Medtronic Combines Surgical Robotics and Surgical Innovation Units

Medtronic Hugo Robotic Assisted Surgery System
Medtronic’s Hugo Robotic Assisted Surgery System [Image courtesy of Medtronic]

Medtronic’s senior executive promotions are the latest piece of the puzzle as the world’s largest medical device company seeks significant cost savings.

Mike Marinaro A year ago he was President of Medtronic’s Surgical Robotics Operating Unit and is now EVP and President of Medtronic’s Surgical Operating Unit.

Fridley, Minnesota-based Medtronic (NYSE:MDT) has not announced any changes in a press release or regulatory filings.

Instead, the medical technology maker has quietly updated its website to reflect Marinaro’s new title and “newly created” operating unit, stating “to redefine the future of surgery, the legacy and new Integrate robotic-assisted surgical technology.”

According to Marinaro’s LinkedIn profile, he assumed his new role in January. Attempts to contact him for further details were unsuccessful.

It wasn’t clear exactly when Medtronic updated its website, but it said that Marinaro was “recently appointed” to lead the new business unit. His new position webpage says he was renewed in February, while Medtronic’s leadership page says he was renewed this month.

In a statement to mass deviceMedtronic confirmed the merger and said it would continue its surgical robotics operations in Colorado and Connecticut.

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Starting in 2021, Medtronic has restructured its business into 20 business units (OUs), including Robotic Surgery and Surgical Innovation. These two of his OUs made up his Surgical Innovations Division in the Medical Surgical portfolio led by his EVP Bob White, which is still listed on Medtronic’s leadership page.

Matt Perry, former senior vice president of Medtronic and president of the Surgical Innovation OU, stepped down in November, according to a LinkedIn page.

The Surgical Innovations OU was the largest OU when Medtronic was reorganized. Meanwhile, the Robotic Surgery OU was struggling with supply he chain and manufacturing issues for Hugo robotic-assisted surgery systems.

Medtronic’s Hugo has received regulatory approvals in the EU, Canada and Japan. The system has not yet been approved by the FDA, but Medtronic is enrolling patients in clinical trials.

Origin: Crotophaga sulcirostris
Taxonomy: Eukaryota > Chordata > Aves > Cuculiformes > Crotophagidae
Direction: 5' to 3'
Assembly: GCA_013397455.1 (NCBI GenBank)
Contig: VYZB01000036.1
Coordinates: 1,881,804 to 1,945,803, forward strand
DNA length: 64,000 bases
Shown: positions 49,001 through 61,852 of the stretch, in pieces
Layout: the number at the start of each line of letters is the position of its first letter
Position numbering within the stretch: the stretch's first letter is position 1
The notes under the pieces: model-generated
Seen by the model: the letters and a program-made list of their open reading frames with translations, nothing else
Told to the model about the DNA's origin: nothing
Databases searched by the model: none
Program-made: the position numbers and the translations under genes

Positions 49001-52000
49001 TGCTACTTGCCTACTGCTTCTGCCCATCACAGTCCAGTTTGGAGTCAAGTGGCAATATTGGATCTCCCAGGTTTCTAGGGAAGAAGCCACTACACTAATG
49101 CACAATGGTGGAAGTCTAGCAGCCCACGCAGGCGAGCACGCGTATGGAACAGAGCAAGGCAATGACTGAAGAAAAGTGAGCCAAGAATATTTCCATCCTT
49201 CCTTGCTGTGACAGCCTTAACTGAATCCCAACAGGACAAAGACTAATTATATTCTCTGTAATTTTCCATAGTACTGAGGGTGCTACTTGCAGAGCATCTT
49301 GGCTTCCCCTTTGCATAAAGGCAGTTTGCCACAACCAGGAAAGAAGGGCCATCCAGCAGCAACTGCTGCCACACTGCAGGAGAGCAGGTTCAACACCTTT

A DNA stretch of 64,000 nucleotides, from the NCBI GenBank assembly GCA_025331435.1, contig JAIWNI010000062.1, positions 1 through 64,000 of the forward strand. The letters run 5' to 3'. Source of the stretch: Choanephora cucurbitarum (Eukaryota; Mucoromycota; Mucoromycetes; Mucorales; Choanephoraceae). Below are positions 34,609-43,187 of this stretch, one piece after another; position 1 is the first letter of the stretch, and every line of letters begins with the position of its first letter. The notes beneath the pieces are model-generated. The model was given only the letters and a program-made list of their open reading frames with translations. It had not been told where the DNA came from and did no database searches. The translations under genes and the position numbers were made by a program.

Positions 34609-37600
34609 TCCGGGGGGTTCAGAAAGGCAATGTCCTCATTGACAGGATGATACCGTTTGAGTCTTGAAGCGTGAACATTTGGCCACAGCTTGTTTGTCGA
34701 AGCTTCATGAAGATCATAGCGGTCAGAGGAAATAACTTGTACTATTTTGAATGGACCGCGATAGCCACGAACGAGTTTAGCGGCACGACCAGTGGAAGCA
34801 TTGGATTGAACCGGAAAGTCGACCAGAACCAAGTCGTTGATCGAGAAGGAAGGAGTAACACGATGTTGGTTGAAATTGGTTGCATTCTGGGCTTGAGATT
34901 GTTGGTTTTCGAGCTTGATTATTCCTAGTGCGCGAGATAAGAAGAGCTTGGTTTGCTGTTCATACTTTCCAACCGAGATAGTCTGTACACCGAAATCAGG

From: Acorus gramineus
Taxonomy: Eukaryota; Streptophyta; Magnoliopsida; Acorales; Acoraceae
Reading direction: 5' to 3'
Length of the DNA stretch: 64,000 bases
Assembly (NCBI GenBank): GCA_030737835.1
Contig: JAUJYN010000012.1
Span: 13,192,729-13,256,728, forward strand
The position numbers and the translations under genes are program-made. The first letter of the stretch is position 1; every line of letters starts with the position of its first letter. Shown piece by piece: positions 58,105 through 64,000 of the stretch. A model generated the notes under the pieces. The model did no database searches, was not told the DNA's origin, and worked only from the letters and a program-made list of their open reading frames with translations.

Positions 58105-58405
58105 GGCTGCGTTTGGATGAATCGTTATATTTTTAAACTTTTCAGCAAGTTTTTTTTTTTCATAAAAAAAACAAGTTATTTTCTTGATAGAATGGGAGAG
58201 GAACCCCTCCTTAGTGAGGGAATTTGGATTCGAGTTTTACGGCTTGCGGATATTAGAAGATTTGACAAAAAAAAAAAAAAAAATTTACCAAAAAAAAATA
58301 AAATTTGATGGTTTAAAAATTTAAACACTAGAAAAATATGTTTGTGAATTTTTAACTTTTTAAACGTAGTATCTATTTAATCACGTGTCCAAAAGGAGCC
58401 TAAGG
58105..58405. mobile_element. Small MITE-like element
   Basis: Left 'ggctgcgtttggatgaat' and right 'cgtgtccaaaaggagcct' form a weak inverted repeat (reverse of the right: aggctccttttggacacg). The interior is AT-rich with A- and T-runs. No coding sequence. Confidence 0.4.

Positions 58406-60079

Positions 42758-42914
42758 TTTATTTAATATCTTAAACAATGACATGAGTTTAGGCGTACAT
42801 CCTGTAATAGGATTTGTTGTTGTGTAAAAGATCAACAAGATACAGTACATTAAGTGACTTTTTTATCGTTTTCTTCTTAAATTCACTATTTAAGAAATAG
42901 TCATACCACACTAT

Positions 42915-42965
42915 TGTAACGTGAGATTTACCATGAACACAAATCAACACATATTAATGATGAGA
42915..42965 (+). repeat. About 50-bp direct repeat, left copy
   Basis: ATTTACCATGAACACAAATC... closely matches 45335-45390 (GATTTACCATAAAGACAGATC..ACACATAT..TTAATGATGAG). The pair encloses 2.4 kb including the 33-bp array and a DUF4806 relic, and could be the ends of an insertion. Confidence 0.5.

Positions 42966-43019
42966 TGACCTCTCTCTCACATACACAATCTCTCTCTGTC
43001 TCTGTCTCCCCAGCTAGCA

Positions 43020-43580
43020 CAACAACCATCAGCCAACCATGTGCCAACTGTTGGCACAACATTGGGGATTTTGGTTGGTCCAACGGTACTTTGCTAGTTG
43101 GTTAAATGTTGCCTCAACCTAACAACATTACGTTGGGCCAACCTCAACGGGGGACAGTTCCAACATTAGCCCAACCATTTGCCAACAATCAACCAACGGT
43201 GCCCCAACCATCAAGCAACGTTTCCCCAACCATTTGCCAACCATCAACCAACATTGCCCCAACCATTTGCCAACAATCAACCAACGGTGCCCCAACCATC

Portrait of Mike Marinaro, Executive Vice President and President of Medtronic's Surgery Division.
Mike Marinaro is EVP and President of Medtronic’s Surgery Division. [Photo courtesy of Medtronic]

When Medtronic named Marinaro president of the Surgical Robotics OU in March 2022, he succeeded him. Megan Rosengarten, who has led the business for four years.Medtronic said that Rosengarten 6 months long vacation. She currently serves on the boards of Neuronetics and Early Bird Medical, according to her LinkedIn page.

Drastic Cost Savings and Tough Robotic Surgery Competition

Medtronic is consolidating its two units while making “substantial cost savings” by the end of its fiscal year in April. It’s unclear if Medtronic has cut headcount in the merger.

In general, Medtronic has said little about possible workforce cuts, but reportedly had more than 95,000 people worldwide at the end of last fiscal year.

In the meantime, it has offered early retirement incentives in recent weeks as another cost-saving strategy. Seeking voluntary retirement through early retirement is a way for companies to avoid layoffs or reduce severance pay, unemployment and legal costs if layoffs continue.

Medtronic is one of many companies, large and small, trying to challenge Intuitive Surgical in the field of soft tissue surgical robotics. However, Intuitive’s robotic system is giving healthcare providers a head start in the US market. Additionally, healthcare systems such as the United States seem reluctant to make high-cost capital investments like robotics as they grapple with staffing shortages and other operational challenges.

Johnson & Johnson MedTech, the world’s second largest medical device company, recently laid off nearly 350 surgical robotics jobs. whole, mass device reports that more than 19,000 medtech workers have been laid off across the industry since mid-2022.

Editor-in-Chief Chris Newmarker contributed to this report.

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